Lending Club Loan Size Cap Raised to $40,000 (Should Investors Be Worried?)March 5, 2016 | By: Sean Murray
Consumers can now borrow up to $40,000, an increase from the previous cap of $35,000.
The new maximum should raise eyebrows. That’s because while one of Lending Club’s biggest allures is the ability to refinance credit cards into a lower rate over a fixed term, there are zero safeguards in place to ensure that the borrower actually uses the proceeds to do just that. Instead, the applicant simply checks a box and if approved, gets the loan minus the origination fee wired to their bank account. That means today’s consumer can obtain 40 grand in one lump sum online. Unsecured. In their bank account. For whatever purpose. From a lending marketplace that puts none of their own money in the loans.
No Recessionary Data for Loans Over $25,000
The numbers look okay, for now. Using NSR’s backtesting tool revealed that loans of exactly $35,000 have generated higher returns for investors than loans of smaller sizes, but have a higher loss rate. This is because the interest rate increases with loan size. The all time loss rate on $35,000 loans is 6.60%, according to the tool, but Lending Club didn’t start making loans this big until February 2011, after the recession had already ended.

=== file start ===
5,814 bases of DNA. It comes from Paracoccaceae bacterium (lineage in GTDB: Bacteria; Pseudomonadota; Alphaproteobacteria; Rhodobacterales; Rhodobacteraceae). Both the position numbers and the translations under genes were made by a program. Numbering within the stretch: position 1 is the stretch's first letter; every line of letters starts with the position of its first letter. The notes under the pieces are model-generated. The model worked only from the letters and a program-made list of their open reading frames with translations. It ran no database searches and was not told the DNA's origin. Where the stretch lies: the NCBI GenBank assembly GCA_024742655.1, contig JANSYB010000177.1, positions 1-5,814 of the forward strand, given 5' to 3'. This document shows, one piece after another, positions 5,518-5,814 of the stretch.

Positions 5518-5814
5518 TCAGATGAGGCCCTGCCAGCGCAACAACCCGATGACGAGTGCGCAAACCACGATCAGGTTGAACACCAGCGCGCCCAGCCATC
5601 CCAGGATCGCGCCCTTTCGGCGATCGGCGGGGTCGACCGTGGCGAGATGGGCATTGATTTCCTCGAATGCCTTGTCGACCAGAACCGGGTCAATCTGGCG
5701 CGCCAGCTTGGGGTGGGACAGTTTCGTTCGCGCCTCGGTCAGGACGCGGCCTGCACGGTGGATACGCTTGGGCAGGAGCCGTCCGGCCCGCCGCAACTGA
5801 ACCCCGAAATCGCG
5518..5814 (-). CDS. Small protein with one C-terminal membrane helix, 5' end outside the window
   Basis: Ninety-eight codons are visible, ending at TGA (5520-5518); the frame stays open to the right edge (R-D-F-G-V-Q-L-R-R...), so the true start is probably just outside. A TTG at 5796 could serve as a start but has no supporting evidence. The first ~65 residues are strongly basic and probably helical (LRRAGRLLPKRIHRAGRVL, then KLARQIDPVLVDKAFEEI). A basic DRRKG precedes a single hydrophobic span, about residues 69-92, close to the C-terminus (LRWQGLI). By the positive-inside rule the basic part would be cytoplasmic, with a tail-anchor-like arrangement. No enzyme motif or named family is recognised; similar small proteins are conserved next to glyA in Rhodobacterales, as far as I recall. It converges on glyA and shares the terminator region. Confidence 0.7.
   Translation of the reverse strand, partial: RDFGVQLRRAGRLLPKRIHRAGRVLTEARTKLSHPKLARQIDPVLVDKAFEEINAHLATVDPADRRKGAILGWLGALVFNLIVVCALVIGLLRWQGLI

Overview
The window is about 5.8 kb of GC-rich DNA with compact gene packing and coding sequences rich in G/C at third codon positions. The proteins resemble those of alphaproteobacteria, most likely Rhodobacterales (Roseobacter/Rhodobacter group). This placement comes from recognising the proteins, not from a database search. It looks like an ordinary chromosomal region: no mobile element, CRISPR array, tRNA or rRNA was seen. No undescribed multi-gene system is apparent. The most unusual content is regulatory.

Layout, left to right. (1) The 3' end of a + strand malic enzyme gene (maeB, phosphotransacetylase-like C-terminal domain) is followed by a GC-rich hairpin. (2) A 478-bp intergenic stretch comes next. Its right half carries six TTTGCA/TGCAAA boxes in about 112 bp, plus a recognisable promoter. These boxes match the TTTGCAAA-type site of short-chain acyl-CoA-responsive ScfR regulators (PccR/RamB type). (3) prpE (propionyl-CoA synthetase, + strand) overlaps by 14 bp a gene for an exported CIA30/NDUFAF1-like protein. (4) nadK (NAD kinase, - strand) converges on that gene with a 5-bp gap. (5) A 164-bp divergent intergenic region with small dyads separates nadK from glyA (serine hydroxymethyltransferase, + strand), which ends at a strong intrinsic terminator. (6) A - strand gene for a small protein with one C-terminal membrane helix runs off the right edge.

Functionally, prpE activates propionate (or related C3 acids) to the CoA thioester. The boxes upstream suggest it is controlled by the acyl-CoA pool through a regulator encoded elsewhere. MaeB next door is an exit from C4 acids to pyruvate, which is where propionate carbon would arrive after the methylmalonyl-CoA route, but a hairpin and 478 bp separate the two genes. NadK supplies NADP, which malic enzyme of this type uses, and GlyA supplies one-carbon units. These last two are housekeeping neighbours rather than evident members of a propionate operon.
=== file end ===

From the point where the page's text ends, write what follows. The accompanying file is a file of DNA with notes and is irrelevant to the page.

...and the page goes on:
That in itself should be alarming because when we examine the time period of June 2007 through June 2010, when the Great Recession occurred, loss rates hit the largest loans the hardest. At that time, the maximum loan size was $25,000 and the loss rate on those was 11.54%.
With the maximum size having increased to $35,000 and now to $40,000, there is no recessionary data to indicate how these large loans will perform.
The Temptations of a Cash Windfall?
Credit cards can moderate spending habits because there is a limit on the type of goods and services one can acquire with them. With cash, consumers may be tempted to indulge themselves in other things. One has to wonder if the average consumer really needs 40 grand wired to their account on an unsecured basis with no strings attached on what to do with it.
Lending Club might have considered this already though. In December, they announced Direct Pay, a pilot program in which Lending Club actually requires borrowers to use up to 80% of the proceeds to pay off their outstanding debt. There’s one caveat, it’s only open to a category of the most risky borrowers, those with Debt-to-Income (DTI) ratios of up to 50%. Lending Club’s traditional DTI cap is 30%.
That means that investors have to rely on the ability of borrowers to do the right thing with 40 grand in unsecured cash. Should they trust them?Last modified: March 5, 2016
Sean Murray is the founder of deBanked, an 11-year veteran of the merchant cash advance industry, a casual Lending Club and Prosper note investor, the co-founder of Daily Funder, an alternative lending speaker, consultant, writer, and enthusiast. Connect with me on LinkedIn or follow me on twitter.